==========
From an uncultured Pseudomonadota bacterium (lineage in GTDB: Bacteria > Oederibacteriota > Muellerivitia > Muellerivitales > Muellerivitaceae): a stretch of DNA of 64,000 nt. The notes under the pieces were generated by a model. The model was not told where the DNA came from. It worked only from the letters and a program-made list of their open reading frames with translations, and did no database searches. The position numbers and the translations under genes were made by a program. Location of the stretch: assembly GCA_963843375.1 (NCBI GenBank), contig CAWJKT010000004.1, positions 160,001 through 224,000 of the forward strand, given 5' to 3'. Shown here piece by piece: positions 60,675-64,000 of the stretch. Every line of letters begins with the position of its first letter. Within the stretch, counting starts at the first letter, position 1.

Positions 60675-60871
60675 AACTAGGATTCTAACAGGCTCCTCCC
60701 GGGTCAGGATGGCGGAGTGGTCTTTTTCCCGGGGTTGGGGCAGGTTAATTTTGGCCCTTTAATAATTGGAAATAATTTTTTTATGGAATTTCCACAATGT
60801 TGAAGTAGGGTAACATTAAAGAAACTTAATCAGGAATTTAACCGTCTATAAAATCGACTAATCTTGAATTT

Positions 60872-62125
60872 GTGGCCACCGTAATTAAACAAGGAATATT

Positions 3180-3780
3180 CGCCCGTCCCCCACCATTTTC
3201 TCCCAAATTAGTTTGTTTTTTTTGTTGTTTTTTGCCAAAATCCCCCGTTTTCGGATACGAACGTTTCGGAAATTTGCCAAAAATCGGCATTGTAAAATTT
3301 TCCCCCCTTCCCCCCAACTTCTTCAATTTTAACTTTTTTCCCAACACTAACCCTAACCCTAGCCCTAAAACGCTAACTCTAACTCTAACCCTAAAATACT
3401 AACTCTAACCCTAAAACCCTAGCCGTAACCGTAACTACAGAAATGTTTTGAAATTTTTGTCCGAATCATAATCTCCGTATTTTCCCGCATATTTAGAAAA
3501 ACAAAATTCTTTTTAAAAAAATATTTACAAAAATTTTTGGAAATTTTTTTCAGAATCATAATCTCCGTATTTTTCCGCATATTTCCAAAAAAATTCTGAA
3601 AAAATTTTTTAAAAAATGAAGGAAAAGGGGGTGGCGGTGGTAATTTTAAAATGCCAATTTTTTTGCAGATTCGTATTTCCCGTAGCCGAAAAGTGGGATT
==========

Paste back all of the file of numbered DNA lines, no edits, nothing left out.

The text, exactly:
From an uncultured Pseudomonadota bacterium (lineage in GTDB: Bacteria > Oederibacteriota > Muellerivitia > Muellerivitales > Muellerivitaceae): a stretch of DNA of 64,000 nt. The notes under the pieces were generated by a model. The model was not told where the DNA came from. It worked only from the letters and a program-made list of their open reading frames with translations, and did no database searches. The position numbers and the translations under genes were made by a program. Location of the stretch: assembly GCA_963843375.1 (NCBI GenBank), contig CAWJKT010000004.1, positions 160,001 through 224,000 of the forward strand, given 5' to 3'. Shown here piece by piece: positions 60,675-64,000 of the stretch. Every line of letters begins with the position of its first letter. Within the stretch, counting starts at the first letter, position 1.

Positions 60675-60871
60675 AACTAGGATTCTAACAGGCTCCTCCC
60701 GGGTCAGGATGGCGGAGTGGTCTTTTTCCCGGGGTTGGGGCAGGTTAATTTTGGCCCTTTAATAATTGGAAATAATTTTTTTATGGAATTTCCACAATGT
60801 TGAAGTAGGGTAACATTAAAGAAACTTAATCAGGAATTTAACCGTCTATAAAATCGACTAATCTTGAATTT

Positions 60872-62125
60872 GTGGCCACCGTAATTAAACAAGGAATATT

Positions 3180-3780
3180 CGCCCGTCCCCCACCATTTTC
3201 TCCCAAATTAGTTTGTTTTTTTTGTTGTTTTTTGCCAAAATCCCCCGTTTTCGGATACGAACGTTTCGGAAATTTGCCAAAAATCGGCATTGTAAAATTT
3301 TCCCCCCTTCCCCCCAACTTCTTCAATTTTAACTTTTTTCCCAACACTAACCCTAACCCTAGCCCTAAAACGCTAACTCTAACTCTAACCCTAAAATACT
3401 AACTCTAACCCTAAAACCCTAGCCGTAACCGTAACTACAGAAATGTTTTGAAATTTTTGTCCGAATCATAATCTCCGTATTTTCCCGCATATTTAGAAAA
3501 ACAAAATTCTTTTTAAAAAAATATTTACAAAAATTTTTGGAAATTTTTTTCAGAATCATAATCTCCGTATTTTTCCGCATATTTCCAAAAAAATTCTGAA
3601 AAAATTTTTTAAAAAATGAAGGAAAAGGGGGTGGCGGTGGTAATTTTAAAATGCCAATTTTTTTGCAGATTCGTATTTCCCGTAGCCGAAAAGTGGGATT